Personification of the Sun
Head Helios AM Rhodes E49.jpg
Head of Helios, middle period, Archaeological Museum of Rhodes
SymbolChariot, horse, aureole, rooster, incense, heliotrope, sunflower
Personal information
ConsortMany including: Clymene, Klytie, Perse, Rhodos, and Leucothea
ChildrenMany including: The Charites, Phaethon, The Horae, Aeëtes, Circe, Perses (brother of Aeëtes), Pasiphaë, Heliadae, Heliades, Phaethusa and Lampetia
ParentsHyperion and Theia
SiblingsSelene, Eos
Roman equivalentSol
Hinduism equivalentSurya[1]

Helios (s/; Ancient Greek: Ἥλιος Hēlios; Latinized as Helius; Ἠέλιος in Homeric Greek) is the god and personification of the Sun in Greek mythology. He is the son of the Titan Hyperion and the Titaness Theia (according to Hesiod), also known as Euryphaessa (in Homeric Hymn 31) and brother of the goddesses Selene, the moon, and Eos, the dawn.

Helios was described as a handsome young man crowned with the shining aureole of the Sun, who drove the chariot of the sun across the sky each day to earth-circling Oceanus and through the world-ocean returned to the East at night. In the Homeric Hymn to Helios, Helios is said to drive a golden chariot drawn by steeds (HH 31.14–15); and Pindar speaks of Helios's "fire-darting steeds" (Olympian Ode 7.71). Still later, the horses were given fire related names: Pyrois, Aeos, Aethon, and Phlegon.

The equivalent of Helios in Roman mythology was Sol.


The Greek ἥλιος is the inherited word for the Sun, from Proto-Indo-European *seh₂u-el,[2] which is cognate with Latin sol, Sanskrit surya, Old English swegl, Old Norse sól, Welsh haul, Avestan hvar, etc.[3] The name Helen is thought to share this etymology,[4][5][6][7] and may express an early alternate personification of the sun among Hellenic peoples.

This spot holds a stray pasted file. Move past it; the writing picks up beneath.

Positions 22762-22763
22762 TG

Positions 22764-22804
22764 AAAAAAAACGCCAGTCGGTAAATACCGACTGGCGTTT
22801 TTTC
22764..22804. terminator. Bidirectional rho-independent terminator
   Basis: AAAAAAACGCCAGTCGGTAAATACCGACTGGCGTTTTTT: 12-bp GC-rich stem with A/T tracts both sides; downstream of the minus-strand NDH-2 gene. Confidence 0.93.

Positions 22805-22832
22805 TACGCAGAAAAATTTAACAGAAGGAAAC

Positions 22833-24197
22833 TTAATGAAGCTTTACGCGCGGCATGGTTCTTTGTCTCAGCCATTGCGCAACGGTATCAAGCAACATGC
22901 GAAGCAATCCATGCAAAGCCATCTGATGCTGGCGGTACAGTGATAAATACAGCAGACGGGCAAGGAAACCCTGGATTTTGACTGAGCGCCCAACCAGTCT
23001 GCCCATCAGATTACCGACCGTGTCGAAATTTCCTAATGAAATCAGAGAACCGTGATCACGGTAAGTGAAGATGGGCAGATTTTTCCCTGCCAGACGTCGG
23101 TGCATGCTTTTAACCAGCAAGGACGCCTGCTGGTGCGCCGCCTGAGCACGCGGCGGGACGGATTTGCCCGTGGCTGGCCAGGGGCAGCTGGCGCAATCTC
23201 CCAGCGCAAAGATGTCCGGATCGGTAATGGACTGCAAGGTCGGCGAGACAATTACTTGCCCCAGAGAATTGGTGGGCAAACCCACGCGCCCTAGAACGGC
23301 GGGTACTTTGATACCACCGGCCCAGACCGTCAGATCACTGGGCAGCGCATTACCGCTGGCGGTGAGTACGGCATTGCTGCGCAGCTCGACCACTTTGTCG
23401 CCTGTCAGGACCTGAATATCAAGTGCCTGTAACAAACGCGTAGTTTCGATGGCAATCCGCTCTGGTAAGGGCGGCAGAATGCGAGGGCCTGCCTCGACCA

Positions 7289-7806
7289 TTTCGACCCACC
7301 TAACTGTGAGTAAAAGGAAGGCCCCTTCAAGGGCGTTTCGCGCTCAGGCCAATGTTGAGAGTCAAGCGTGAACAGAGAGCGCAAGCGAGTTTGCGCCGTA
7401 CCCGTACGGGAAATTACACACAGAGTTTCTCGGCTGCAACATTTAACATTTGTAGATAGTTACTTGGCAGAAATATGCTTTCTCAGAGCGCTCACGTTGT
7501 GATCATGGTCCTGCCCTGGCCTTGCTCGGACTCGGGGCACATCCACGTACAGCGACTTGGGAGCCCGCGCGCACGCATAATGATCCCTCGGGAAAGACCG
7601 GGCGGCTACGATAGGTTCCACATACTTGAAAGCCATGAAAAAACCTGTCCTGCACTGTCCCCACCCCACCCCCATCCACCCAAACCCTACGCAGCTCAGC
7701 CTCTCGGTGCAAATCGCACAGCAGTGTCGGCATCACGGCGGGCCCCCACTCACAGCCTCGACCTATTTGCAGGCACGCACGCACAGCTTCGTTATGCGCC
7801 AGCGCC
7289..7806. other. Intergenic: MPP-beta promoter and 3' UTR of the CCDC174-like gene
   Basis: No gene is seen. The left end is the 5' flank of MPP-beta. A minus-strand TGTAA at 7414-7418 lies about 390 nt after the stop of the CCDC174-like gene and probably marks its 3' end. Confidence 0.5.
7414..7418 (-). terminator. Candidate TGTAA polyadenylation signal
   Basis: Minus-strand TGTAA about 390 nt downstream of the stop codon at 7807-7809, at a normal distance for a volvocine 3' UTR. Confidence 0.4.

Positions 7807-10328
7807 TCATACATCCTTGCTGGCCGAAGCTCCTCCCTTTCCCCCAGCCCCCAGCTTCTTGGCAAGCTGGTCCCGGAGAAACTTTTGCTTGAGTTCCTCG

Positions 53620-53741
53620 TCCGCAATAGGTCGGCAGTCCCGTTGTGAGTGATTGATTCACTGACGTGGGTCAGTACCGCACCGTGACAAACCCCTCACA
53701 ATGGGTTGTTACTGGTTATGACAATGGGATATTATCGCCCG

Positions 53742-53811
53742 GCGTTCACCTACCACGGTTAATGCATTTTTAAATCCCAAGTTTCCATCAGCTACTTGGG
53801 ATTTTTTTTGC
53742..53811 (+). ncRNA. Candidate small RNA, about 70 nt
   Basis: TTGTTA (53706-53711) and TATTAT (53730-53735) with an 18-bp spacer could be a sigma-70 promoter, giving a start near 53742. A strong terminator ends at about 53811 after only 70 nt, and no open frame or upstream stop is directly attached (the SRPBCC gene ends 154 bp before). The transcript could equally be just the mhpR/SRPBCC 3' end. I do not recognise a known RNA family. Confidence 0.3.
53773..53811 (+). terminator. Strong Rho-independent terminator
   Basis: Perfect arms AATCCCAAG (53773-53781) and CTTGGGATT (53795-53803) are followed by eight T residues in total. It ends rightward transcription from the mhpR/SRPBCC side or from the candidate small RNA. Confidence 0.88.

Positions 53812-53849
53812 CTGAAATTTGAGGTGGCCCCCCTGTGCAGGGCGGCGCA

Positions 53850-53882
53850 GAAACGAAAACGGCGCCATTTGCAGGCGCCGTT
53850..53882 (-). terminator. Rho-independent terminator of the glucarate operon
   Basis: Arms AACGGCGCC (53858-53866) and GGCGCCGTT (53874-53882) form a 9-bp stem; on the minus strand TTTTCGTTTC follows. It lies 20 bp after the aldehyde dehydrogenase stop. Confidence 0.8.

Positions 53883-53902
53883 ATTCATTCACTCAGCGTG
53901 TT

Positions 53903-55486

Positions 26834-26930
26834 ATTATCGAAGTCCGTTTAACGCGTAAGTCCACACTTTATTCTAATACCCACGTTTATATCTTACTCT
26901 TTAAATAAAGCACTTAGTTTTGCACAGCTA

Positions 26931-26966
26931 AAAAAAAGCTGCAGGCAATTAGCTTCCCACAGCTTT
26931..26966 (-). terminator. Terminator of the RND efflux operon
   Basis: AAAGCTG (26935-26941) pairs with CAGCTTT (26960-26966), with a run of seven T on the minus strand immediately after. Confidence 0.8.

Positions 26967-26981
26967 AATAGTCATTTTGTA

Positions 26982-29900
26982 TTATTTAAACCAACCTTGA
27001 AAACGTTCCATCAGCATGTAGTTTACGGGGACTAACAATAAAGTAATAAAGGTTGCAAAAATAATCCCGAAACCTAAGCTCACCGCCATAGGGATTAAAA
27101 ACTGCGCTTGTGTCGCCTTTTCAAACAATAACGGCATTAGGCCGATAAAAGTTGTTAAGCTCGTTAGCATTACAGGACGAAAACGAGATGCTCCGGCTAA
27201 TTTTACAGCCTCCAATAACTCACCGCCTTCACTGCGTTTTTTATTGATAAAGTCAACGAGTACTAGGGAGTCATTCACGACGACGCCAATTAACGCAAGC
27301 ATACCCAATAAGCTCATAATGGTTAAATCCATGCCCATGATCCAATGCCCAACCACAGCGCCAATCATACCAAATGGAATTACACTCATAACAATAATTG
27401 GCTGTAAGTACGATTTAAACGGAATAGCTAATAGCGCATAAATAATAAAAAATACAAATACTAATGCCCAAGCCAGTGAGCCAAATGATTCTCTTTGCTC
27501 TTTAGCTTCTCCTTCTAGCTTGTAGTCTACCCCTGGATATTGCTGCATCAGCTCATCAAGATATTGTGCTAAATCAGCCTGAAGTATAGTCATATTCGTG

The female offspring of Helios were called Heliades. The Greek sun god had various bynames or epithets, which over time in some cases came to be considered separate deities associated with the Sun. Most notably, Helios is closely associated with, and sometimes consciously identified with, Apollo.

Among these is Hyperion (superus, "high up"), Elektor (of uncertain derivation, often translated as "beaming" or "radiant", especially in the combination elektor Hyperion), Phaëton "the radiant", Hekatos (of Apollo, also Hekatebolos "far-shooter", i.e. the sun's rays considered as arrows).

Diodorus Siculus of Sicily reported that the Chaldeans called Cronus (Saturn) by the name Helios, or the sun, and he explained that this was because Saturn was the most conspicuous of the planets.[8]

Other Languages
Afrikaans: Helios
Alemannisch: Helios
asturianu: Helios
azərbaycanca: Helios
বাংলা: হেলিয়স
беларуская: Геліяс
български: Хелиос
bosanski: Helije
brezhoneg: Helios
català: Hèlios
čeština: Hélios
Cymraeg: Helios
dansk: Helios
Deutsch: Helios
eesti: Helios
español: Helios
Esperanto: Helios
euskara: Helios
فارسی: هلیوس
français: Hélios
Frysk: Helios
galego: Helios
𐌲𐌿𐍄𐌹𐍃𐌺: 𐌷𐌰𐌹𐌻𐌾𐌰𐌿𐍃
한국어: 헬리오스
հայերեն: Հելիոս
hrvatski: Helije
Ido: Helios
Bahasa Indonesia: Helios
íslenska: Helíos
עברית: הליוס
ქართული: ჰელიოსი
қазақша: Гелиос
Latina: Helius
lietuvių: Helijas
magyar: Héliosz
македонски: Хелиј (митологија)
मराठी: हेलिऑस
Nederlands: Helios
日本語: ヘーリオス
norsk: Helios
norsk nynorsk: Helios
occitan: Elios
oʻzbekcha/ўзбекча: Gelios
português: Hélio (mitologia)
română: Helios
русский: Гелиос
Scots: Helios
shqip: Heliu
Simple English: Helios
slovenčina: Hélios
slovenščina: Helij (mitologija)
српски / srpski: Хелије
srpskohrvatski / српскохрватски: Helios
suomi: Helios
svenska: Helios
Türkçe: Helios
українська: Геліос
Tiếng Việt: Helios
Winaray: Helios
中文: 赫利俄斯